Sterling Bay revises Lincoln Yards development, removing soccer stadium and large music venues

Lincoln Yards rendering
Revised rendering for the Lincoln Yards development (Sterling Bay)

Developer Sterling Bay has revised its plans for the $5 billion Lincoln Yards development following push-back from Chicago Ald. Brian Hopkins, who objected to two major elements of the development — an entertainment district with large music venues controlled by LiveNation and a 20,000 sq. ft. soccer stadium.

The developer pulled both elements, while it increased park space from 3.6 to 6.2 acres, and added more streets “allow for a walkable, mixed-use district that is more pedestrian-oriented around the adjacent park space,” Sterling Bay said.

The additional park space on the 60-acre site will allow for “expanded programming, increased flexibility for youth and adult recreational activities and a wider variety of potential fields for sports such as soccer, baseball, basketball, and tennis, among others,” the developer said.

The Chicago Sun-Times quotes Hopkins as saying that these improvements are encouraging but he is looking forward to seeing a complete master plan. “When we have that document, I will share it with the community,” he said.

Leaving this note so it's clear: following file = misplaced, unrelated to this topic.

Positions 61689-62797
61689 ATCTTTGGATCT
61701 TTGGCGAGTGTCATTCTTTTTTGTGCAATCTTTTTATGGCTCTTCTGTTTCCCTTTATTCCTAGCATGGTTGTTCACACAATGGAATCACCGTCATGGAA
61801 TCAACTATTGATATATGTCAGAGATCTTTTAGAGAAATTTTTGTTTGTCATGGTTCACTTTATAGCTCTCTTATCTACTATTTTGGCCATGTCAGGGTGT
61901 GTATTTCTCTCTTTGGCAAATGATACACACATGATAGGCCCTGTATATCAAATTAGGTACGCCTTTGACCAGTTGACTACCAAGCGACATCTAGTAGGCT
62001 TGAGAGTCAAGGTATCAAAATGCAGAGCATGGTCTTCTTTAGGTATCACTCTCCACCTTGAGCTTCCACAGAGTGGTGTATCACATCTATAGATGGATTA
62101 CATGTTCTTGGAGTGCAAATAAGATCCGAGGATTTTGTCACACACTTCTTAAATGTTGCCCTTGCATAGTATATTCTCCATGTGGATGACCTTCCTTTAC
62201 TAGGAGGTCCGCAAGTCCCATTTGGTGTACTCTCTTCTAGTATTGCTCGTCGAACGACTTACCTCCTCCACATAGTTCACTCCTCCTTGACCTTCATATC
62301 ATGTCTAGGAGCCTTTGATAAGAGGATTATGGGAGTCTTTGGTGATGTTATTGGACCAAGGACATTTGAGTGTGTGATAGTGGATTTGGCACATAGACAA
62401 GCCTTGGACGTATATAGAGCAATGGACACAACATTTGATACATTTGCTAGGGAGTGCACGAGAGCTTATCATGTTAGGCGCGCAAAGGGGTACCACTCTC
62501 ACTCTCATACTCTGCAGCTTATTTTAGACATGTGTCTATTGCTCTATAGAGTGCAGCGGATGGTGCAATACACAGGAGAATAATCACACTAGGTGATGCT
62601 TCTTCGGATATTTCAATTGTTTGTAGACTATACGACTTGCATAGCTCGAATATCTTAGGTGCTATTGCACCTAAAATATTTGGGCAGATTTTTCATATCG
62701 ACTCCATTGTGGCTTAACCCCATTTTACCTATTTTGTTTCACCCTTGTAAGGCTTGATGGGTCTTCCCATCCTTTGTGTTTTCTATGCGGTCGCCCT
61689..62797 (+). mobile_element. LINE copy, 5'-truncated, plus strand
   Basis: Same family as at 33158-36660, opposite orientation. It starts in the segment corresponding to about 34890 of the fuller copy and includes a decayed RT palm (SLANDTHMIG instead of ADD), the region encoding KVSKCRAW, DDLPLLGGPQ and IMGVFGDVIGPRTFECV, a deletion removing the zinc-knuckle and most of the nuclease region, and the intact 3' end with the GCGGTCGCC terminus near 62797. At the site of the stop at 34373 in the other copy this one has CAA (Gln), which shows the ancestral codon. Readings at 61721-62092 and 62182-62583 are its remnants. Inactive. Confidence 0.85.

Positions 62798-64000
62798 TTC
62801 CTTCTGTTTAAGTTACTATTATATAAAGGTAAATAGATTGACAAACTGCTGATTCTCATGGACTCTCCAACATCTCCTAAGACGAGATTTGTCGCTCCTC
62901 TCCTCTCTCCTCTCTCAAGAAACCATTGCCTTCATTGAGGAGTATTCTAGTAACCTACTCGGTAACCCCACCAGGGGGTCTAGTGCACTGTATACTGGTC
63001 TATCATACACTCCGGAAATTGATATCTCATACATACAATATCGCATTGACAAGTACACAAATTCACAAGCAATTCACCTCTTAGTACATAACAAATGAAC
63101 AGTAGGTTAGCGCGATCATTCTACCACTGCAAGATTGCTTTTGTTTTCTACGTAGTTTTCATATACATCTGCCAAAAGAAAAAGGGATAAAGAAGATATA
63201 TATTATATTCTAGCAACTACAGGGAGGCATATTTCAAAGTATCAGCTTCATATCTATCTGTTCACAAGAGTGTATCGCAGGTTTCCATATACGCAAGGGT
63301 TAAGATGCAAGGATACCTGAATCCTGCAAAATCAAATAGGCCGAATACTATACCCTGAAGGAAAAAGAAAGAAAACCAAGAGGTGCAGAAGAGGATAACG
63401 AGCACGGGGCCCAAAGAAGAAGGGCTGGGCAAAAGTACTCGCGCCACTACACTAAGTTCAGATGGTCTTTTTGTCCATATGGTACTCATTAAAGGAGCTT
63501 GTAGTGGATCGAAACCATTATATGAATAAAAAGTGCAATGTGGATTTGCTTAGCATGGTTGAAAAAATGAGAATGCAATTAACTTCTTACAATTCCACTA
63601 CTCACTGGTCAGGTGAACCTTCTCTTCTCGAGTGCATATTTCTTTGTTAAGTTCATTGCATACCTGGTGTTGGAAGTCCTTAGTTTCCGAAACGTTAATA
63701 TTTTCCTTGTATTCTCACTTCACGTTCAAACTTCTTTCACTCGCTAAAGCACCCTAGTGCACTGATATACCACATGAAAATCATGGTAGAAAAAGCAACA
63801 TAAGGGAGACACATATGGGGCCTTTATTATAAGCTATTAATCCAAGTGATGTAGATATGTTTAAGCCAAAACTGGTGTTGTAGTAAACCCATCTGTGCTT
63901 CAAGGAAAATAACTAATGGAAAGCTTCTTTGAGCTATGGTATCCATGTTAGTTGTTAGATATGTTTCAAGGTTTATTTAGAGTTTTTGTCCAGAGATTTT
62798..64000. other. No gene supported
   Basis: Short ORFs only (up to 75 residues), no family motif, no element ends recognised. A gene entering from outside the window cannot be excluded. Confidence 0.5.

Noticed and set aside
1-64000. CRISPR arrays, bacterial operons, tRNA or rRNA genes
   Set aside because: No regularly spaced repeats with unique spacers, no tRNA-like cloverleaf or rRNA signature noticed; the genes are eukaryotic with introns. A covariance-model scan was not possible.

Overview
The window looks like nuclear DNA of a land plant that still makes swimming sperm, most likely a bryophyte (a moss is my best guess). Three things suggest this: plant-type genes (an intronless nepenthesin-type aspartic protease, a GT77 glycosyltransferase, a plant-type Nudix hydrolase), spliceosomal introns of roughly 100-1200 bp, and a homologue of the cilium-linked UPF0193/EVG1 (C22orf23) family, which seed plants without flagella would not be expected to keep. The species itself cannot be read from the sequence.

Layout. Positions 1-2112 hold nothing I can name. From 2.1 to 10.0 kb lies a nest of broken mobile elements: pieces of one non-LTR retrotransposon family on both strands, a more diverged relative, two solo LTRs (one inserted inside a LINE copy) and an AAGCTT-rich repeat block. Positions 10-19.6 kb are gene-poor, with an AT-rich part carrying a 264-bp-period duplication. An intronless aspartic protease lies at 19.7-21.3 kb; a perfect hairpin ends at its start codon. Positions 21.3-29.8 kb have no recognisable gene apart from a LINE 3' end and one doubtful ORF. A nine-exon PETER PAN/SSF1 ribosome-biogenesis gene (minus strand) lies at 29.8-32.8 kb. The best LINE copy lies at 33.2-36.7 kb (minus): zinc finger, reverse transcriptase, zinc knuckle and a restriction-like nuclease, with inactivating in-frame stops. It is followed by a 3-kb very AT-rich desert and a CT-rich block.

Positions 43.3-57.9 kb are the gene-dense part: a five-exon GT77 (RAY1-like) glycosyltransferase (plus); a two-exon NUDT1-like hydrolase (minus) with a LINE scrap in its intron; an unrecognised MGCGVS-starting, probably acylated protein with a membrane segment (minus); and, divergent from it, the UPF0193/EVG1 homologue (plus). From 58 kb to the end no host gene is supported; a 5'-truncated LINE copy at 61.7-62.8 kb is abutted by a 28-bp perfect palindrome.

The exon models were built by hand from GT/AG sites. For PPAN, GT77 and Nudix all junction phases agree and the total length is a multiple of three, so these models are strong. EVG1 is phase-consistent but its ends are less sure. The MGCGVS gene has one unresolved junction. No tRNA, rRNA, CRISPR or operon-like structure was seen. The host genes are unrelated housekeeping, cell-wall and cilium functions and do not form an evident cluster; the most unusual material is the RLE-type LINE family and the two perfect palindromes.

He said he has asked the developer to outline more sub-areas beyond the current two planned North and South zones.

“The more sub-areas you have, the more detail you can provide. … We’ve told them to sub-divide it further and give us the intention for what they want to build in each sub-area,” the alderman said.

“I want building heights, massing, design principles for the entire site, proposed structures for Phase One where they intend to begin construction within the next two years. How the site functions from a traffic-flow perspective. Intended use in the sub-areas. This is a mixed use development which is gonna contain a little bit of everything. … We need to know which sub-area is intended for what use.”

The Chicago Plan Commission is scheduled to review the plan at its Jan. 24 meeting. However, Hopkins says he is not yet certain whether the project should go through then, or the final vote should be deferred.

If the master plan has a “sufficient amount of detail” and these details receive “some measure of community support” Hopkins said “I would consider allowing this to be heard on Jan. 24.

“If one of those conditions or more are not met, then I will defer it from the agenda,” he said.


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